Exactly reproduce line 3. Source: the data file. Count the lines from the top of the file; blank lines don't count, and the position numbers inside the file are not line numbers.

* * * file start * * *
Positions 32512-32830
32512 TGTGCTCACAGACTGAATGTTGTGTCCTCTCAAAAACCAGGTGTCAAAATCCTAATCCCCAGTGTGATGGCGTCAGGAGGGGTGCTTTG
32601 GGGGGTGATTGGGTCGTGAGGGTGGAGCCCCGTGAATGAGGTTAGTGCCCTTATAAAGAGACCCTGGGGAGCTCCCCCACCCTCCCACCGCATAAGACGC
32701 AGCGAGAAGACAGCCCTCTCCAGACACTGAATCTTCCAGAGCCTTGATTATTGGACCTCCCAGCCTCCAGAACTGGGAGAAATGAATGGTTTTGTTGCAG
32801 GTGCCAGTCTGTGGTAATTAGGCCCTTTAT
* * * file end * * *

32601 GGGGGTGATTGGGTCGTGAGGGTGGAGCCCCGTGAATGAGGTTAGTGCCCTTATAAAGAGACCCTGGGGAGCTCCCCCACCCTCCCACCGCATAAGACGC